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By Graison S. Gill, Slow Food New Orleans

Food is a human right, not a privilege. How do we uphold this self-evident truth socially and politically? This is an essay about my first trip to Italy, and first time at Slow Food’s Terra Madre.

Just like Italy, Terra Madre confronts me immediately. There wasn’t a pensive moment, not a minute to think, to reflect, to process. It is a visceral now, a liquid experience of time which ebbs like water’s tide. Chewing, smelling, talking, listening, seeing, tasting, walking, wandering; mostly it’s watching. Like a first trip to the Grand Canyon, it’s a poetic panorama, a carnival of sensual horizons.

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For years I have been struggling with connecting dots. I am a baker, miller, business owner, eater, shopper, but every role I play is always frustrated by a lack of cohesion. It is like looking up at the sky and recognizing no patterns. Food connects us first to ourselves, then to everyone else, and lastly to the earth from which it comes. From where we come. Food and eating determine our personal and communal lives. 

In America, we are missing something fundamental, something that had a strong presence at Terra Madre: Commerce. What I witnessed at Terra Madre — especially among the European, African, and Asian vendors — was an incredible harness of transaction, of trade. Instead of allowing Whole Foods and other corporate giants to appropriate our message and our food, leaving us victims in other ways, these artisans were self-steering and self-organized. This was not capitalism, but commerce.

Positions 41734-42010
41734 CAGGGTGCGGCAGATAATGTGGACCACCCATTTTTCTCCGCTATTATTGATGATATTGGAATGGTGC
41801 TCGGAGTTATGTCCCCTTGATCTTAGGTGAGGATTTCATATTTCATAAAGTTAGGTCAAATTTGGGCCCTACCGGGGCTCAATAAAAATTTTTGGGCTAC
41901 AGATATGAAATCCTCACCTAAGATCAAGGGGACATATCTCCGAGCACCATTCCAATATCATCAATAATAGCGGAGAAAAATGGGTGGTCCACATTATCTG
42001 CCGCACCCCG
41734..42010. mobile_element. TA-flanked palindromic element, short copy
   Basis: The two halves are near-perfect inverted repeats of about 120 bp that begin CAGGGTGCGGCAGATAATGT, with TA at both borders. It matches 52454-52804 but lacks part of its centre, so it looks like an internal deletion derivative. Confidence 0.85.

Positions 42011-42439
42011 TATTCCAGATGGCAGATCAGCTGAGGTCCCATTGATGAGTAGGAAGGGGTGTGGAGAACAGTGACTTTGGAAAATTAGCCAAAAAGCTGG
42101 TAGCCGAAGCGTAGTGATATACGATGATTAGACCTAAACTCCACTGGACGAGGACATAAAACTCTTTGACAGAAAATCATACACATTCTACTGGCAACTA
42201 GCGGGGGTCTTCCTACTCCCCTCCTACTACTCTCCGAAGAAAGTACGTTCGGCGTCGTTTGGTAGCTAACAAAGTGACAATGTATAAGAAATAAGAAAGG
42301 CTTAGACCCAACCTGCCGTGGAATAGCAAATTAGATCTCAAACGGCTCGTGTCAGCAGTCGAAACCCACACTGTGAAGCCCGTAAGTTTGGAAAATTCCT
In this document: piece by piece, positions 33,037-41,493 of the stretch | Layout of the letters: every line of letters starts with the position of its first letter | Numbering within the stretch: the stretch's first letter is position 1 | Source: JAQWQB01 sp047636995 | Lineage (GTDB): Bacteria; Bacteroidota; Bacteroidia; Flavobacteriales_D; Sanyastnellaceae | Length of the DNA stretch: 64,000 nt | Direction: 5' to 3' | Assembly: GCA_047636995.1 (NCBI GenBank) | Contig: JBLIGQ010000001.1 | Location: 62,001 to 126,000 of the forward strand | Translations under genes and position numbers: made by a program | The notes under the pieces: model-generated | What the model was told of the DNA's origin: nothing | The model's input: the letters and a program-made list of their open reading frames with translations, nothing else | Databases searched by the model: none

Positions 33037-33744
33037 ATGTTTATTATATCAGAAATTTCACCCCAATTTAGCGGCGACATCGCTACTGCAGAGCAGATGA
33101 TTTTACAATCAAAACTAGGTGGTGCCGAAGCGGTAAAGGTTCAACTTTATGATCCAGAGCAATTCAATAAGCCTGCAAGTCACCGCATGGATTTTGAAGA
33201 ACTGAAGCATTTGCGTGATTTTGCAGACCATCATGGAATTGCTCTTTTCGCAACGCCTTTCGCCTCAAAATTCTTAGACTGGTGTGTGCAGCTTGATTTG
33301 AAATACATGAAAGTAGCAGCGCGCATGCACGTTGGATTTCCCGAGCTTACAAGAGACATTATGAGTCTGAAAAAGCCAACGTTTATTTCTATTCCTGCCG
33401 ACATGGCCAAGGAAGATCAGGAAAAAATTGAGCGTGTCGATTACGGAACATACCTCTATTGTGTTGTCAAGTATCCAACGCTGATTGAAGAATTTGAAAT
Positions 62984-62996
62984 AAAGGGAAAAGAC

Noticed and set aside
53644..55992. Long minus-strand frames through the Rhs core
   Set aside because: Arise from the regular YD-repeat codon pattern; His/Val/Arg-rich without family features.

Why is the commerce of Slow Food so successful in Europe? Policy. Support. And what is missing in our success at home? Policy. Support. We lack government support for good, clean, and fair food in the United States. If the law requires farmer market vendors to use 50% local ingredients in their value added products; if the law requires that school lunch contract bidders use 50% of local ingredients in their kitchens; if the law requires that each Land Grant University establish an Organic Department…then bingo. Instead, we rely on philanthropy and bourgeois chefs to popularize and democratize fresh, local, and organic food. Until good, clean, and fair become rules of our government, we will never make our goals as equitable and accessible as we need them to be.

Italy isn’t a place of contemplation, of stepping back, of taking a breath. Life here is an embroidered drama, stitched by the threads of food, the threads of stories.

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Carlo Petrini says, “Loving the earth means defending diversity in all its forms.” Within Slow Food USA, we need a serious diagnoses of privilege. Sometimes, in an effort to preserve and defend diversity, some of us with educational, financial, gender-based, or emotional privilege impede the voice of others. We need to take a clean, deep look at ourselves and understand what is so ingrained from the old system that we’re trying to dislodge. In the words of speaker and economist Stefano Zemagni, we need to “decolonize our imaginations.” The sooner we accept, understand, and ultimately embrace our privilege and its implications, the sooner our movement will roll. Privilege, at the end of the day, is responsibility.

We were inundated with problem-sharing narratives at Terra Madre. Now it’s time to move towards solutions. Let imagine a perfect world and start there. We need cohesive agendas for change that are welded to the ethics of inclusivity, access, and empowerment; to good, clean, and fair. We are an army of love. An army in defense of pleasure, of food. But we cannot wait to find or stumble upon solutions. We all, in our own unique and positive way, posses the qualities we so desperately seek in the world. Every harvest, every victory, is an opportunity to put more back into the soil.

Life has become diluted and distended and fast; but when we slow down our food, then everything else will slow down with it. Our foodways—our mother earth—is the only thing in this life that will never be lost. Try as we may, forget as we will, we will always find our way back home.